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Advice for How to Drive in Fog in Large Vehicles

Over 5,891,000 vehicle crashes occur yearly, and 21% of those crashes occur due to weather conditions. One condition that makes it particularly difficult for drivers is fog, which impedes the view of the road ahead.

Fleet managers can teach drivers how to drive in fog and other weather conditions by using simulation-based training with various scenarios and weather situations. This guide to learning to drive large vehicles in the fog can also help as you train fleet drivers.

8 Tips to Drive in Fog in a Commercial Truck 

Here are eight tips all fleet managers should give drivers when driving in foggy conditions.

1. Give Space to the Vehicle in Front of You 

When driving through fog, it’s essential to consider other drivers. If visibility is poor for one driver, it’s poor for all drivers, so truck drivers must leave a more expansive space between themselves and the driver in front of them. The correct amount of space should be where a truck driver can see the car's lights in front of them but still has enough space to brake when the vehicle ahead slows down.

2. Use the Right Side of the Road as a Guide

It’s essential to train your drivers to follow the right side of the road when driving through fog rather than relying on the position of the car in front of them or the center line. The white line on the right reflects light, making it easier to see in all conditions.

This line also remains in one place, while other vehicles can move all over the road. Following the right line can prevent a driver from getting too close to another car when trying to follow the center line.

3. Don’t Use High Beams

Sometimes a driver’s instinct encourages turning on their high beams to see better when the fog rolls in, but this is a dangerous mistake. High beams create a glare by reflecting off wet surfaces. When instructing how to drive in fog, night or day, emphasize the importance of using low beams.

4. Defrost the Windows

Most drivers already know to use their windshield wipers during wet or foggy weather, but do they know to use the vehicle’s defroster? Moisture from the fog can cause condensation, resulting in glare on the front and rear glass.

5. Turn on Emergency Flashers

While typically used in emergencies, your hazard lights (also called emergency or four-way flashers) can alert approaching drivers of a truck’s position on the road. Turning these lights on may reduce the risk of an accident, as other drivers will have better visibility of the truck and can slow down sooner.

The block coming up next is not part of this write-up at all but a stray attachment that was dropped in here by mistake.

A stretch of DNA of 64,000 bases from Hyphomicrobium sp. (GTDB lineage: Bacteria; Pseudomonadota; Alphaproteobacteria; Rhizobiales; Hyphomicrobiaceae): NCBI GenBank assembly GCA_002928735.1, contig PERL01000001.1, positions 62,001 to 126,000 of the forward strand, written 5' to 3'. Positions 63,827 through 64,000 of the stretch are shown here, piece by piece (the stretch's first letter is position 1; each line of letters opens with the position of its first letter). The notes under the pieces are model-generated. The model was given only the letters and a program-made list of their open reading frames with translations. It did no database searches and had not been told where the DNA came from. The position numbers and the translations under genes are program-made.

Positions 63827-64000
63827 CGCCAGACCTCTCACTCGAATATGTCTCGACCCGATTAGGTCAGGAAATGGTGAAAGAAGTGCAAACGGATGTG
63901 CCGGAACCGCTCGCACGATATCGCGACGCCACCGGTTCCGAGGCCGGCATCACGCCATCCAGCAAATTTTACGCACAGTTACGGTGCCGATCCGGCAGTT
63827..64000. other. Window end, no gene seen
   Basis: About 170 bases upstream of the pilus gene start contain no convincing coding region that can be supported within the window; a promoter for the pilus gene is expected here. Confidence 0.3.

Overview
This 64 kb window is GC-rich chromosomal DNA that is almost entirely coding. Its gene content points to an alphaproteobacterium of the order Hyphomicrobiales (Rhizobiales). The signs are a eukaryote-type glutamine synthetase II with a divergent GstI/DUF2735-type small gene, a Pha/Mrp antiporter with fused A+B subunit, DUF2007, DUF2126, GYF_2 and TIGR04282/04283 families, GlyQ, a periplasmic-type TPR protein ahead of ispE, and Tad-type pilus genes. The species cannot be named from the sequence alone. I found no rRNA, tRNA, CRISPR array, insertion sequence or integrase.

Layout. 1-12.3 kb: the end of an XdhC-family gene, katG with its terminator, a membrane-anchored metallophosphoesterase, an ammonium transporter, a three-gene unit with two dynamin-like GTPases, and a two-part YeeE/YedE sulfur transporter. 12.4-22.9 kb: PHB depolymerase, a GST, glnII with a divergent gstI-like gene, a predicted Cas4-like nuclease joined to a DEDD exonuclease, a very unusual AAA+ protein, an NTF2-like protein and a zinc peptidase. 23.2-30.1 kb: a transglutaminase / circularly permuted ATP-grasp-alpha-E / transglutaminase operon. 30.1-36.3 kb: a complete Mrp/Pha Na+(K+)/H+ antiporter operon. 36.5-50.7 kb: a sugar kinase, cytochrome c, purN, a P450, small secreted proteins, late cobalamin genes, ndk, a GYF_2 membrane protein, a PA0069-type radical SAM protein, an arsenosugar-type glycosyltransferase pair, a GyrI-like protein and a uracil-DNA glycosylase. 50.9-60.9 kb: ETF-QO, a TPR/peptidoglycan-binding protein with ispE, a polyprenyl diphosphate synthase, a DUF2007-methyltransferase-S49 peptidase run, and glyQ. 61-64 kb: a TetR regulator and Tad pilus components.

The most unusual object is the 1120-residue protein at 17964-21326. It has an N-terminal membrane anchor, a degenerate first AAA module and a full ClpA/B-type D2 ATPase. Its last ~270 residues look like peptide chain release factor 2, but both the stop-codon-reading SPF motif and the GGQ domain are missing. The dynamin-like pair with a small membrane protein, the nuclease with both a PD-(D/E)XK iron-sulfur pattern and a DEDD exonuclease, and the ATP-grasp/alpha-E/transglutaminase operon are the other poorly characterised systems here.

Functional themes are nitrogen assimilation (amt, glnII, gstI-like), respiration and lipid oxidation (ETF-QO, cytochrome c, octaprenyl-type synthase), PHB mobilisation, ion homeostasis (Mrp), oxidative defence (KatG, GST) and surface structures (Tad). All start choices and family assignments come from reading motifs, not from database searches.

6. Avoid Changing Lanes as Much as Possible

Changing lanes while driving a commercial truck is already dangerous when the weather is good, but it could be deadly in foggy conditions. It takes longer for a trailer to cross the road than the tractor, and the lack of visibility for all drivers may cause a collision between a vehicle and the side of the trailer while the lane change occurs. 

7. Don’t Slam on the Brakes

Drivers often have the bad habit of hitting the brakes when they hit a patch of fog or experience other conditions that impact visibility. But the problem with doing that is if any other drivers are behind them, it may cause a rear-end accident or multi-car pile-up. If a driver needs to slow down, encourage them to do so gradually to provide ample time for other drivers to react to the change in speed. 

8. Take a Break

Whenever possible, encourage your fleet drivers to avoid driving in fog altogether. It’s easier said than done, but if the fog is too bad, establish a policy of taking a break until it clears. Although such a policy will throw off a trucker’s schedule, it’s certainly better than getting injured or causing injuries to others.

Prepare Your Fleet for Weather Conditions with L3Harris Driving Simulators

Driver Training Services

Create the experience of navigating through heavy rain, fog and winter flurries, even when it’s sunny outside, with a driving simulator. L3Harris driving simulators, TranSim and DeliverySim, mimic the feeling of driving a commercial truck without getting behind the wheel. Each simulator also has a library of preloaded weather conditions and the option to create custom experiences.

Allow trainees to feel the tension of harsh weather without real-life consequences by offering simulation-based training. If they make a mistake, the instructor operating system (IOS) allows trainers to show the exact moment something went wrong, creating a teaching moment.

Contact us today to learn more about our driving simulators and how they can benefit your fleet. 

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